There’s no doubt that the causes of recent spikes in knife crime are numerous and complicated.
The finger of blame is often pointed in the direction of the government, and this leads to conversations about police funding, youth services and the prevalence of poverty in British society.
These conversations need to happen, as all of these elements fit together to explain the rising numbers of young people involved in knife crime.
However, one element that I believe needs more attention is the prevalence of fatherless households among Britain’s young people.
Why have we often shied away from addressing this issue?
I believe it’s because we don’t want to appear critical of single mothers, who are often left to care for children on their own. I completely understand this position, as the women themselves are often not at fault.
However, to shy away from the issue altogether is to do an injustice to the young people being given a disservice.
Young people – particularly young men – benefit greatly from having a father present in their lives. The data is very clear on this – the Prison Reform Trust estimates that 76 percent of the men in prison in England and Wales had absent fathers in their youth. Figures are similarly stark over in the USA, where the Index of Leading Cultural Indicators estimates that children without fathers account for 80 percent of all prison inmates.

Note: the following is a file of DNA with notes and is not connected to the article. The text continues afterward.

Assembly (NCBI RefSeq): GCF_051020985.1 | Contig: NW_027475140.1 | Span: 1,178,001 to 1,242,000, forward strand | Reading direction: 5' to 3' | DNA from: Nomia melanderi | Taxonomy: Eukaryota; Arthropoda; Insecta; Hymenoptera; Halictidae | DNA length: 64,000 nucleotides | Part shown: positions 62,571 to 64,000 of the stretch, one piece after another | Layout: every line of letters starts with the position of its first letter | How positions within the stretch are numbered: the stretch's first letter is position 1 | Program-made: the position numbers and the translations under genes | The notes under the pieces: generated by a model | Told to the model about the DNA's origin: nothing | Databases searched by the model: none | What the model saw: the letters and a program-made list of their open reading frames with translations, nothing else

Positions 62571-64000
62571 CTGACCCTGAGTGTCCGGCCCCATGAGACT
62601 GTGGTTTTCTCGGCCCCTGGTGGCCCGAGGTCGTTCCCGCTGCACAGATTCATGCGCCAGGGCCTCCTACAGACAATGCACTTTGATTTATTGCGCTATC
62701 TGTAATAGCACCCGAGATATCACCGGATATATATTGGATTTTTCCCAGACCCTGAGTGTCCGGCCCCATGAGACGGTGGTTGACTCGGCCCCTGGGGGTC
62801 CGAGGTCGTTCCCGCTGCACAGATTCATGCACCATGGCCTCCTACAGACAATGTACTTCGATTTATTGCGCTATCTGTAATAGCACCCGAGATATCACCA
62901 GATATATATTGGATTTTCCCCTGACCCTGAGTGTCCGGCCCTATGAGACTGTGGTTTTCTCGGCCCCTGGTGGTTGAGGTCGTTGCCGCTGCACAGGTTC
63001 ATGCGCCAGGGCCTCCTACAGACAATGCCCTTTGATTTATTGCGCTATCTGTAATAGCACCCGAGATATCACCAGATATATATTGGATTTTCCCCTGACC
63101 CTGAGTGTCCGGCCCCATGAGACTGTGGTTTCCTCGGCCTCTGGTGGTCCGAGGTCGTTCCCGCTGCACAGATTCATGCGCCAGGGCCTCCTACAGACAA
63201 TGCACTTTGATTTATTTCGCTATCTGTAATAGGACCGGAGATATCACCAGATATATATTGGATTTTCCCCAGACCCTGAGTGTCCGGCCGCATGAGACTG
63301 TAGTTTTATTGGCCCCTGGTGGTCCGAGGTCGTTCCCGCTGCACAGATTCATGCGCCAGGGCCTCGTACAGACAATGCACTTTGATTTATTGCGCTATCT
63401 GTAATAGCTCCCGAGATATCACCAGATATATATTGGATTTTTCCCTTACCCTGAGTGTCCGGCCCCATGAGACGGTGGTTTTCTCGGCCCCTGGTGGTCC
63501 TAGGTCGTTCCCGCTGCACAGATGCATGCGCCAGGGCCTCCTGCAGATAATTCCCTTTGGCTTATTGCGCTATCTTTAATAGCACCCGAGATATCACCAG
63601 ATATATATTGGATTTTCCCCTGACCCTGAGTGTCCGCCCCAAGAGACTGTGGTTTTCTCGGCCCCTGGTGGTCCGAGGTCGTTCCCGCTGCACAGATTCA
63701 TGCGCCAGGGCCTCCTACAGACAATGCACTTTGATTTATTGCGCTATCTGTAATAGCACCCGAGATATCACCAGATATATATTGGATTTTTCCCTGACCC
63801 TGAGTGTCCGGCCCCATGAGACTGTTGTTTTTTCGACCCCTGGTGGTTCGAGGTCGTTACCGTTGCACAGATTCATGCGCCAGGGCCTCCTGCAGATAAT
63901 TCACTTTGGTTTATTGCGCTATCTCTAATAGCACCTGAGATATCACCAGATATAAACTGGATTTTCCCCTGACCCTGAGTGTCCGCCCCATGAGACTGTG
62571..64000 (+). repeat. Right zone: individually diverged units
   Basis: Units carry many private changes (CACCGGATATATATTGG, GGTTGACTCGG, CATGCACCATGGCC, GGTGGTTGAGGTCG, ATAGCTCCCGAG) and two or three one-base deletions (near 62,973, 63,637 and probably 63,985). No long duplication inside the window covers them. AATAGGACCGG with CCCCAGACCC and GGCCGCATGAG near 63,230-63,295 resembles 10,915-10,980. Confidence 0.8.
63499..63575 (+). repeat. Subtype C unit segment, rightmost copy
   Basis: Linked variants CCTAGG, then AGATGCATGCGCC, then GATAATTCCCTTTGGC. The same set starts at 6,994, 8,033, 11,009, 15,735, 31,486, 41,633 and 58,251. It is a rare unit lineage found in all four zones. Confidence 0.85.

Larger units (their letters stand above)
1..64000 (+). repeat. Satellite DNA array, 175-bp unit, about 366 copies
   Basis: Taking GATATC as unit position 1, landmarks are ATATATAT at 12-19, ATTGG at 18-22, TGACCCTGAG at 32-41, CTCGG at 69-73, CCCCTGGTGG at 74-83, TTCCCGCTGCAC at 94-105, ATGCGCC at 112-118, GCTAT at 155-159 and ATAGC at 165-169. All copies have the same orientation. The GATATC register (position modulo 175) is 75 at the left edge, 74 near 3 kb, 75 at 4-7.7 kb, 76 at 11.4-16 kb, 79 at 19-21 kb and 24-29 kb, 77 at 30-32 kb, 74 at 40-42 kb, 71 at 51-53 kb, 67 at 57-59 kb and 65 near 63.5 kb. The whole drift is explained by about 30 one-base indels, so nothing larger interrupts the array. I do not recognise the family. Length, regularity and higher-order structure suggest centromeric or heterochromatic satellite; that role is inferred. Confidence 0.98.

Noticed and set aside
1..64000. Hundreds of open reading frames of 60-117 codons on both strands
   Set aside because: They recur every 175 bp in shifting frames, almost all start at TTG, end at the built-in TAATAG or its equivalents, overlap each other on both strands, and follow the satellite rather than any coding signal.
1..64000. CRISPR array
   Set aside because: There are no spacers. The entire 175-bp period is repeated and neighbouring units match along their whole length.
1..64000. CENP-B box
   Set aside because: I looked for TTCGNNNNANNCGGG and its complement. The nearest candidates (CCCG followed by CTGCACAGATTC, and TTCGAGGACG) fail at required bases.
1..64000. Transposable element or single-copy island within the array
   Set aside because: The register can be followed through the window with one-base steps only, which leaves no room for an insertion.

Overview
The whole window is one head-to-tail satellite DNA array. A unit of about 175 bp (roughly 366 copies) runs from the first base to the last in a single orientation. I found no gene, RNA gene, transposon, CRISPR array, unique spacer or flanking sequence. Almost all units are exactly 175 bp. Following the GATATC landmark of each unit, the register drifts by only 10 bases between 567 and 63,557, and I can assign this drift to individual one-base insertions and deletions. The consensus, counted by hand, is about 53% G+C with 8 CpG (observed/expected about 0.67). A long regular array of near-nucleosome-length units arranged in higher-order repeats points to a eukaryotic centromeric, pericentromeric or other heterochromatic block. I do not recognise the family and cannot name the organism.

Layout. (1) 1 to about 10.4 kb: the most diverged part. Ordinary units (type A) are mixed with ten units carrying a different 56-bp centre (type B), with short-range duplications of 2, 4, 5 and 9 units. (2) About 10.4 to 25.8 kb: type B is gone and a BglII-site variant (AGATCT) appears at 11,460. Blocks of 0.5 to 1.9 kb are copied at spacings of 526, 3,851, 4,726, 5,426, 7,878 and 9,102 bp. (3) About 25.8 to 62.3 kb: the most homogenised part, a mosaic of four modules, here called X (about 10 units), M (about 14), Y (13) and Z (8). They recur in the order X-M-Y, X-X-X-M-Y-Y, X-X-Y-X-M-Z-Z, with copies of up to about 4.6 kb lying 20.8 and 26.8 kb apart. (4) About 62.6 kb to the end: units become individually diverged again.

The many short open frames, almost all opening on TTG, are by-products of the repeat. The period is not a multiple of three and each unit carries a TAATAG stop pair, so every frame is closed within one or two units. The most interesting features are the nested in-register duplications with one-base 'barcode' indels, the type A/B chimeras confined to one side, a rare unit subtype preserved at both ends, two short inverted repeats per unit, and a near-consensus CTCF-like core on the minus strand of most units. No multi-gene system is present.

I don’t think this should be an issue to be disputed between the left and right of the political aisle. Labour MP for Tottenham David Lammy has repeatedly spoken of this problem, pointing to the youth involved in 2011’s London riots. Lammy claims that of the nineteen youth arrested from his constituency, only two had fathers present in their lives.
So what can be done going forward?
First, it’s important to acknowledge this as a problem. Although we can all appreciate the tireless service of mothers who raise their children alone, we also need to emphasis the importance of a father figure. Why are there so many absentee fathers? What cultural elements are behind this? Are there socio-economic factors at work?
Secondly, we should lend our support to programs that help support children who may be missing a father in their lives. A recent programme launched in Essex schools called Lads Needs Dads saw male mentorship being provided to young boys without fathers – and hopefully this scheme will receive government funding and go nationwide.
Even the introduction of boxing clubs into schools can fill the void left by a absent father. Young boys benefit greatly from male role models and a boxing coach could fill that void.
As much as we like to lay platitudes upon single mothers who strive to do the best for their children, we must work to turn back the tide on the growing number of children deprived of a father.
3 million children in Britain live in single parent homes – and 90 percent of those children live without their father. Black children in Britain are more likely to go without – an Equality and Human Rights Commission report from 2011 found that 65% of African-Caribbean children were being raised without a father.
There’s a way to have this conversation without resorting to degrading comments about single mothers.
We need to look for solutions.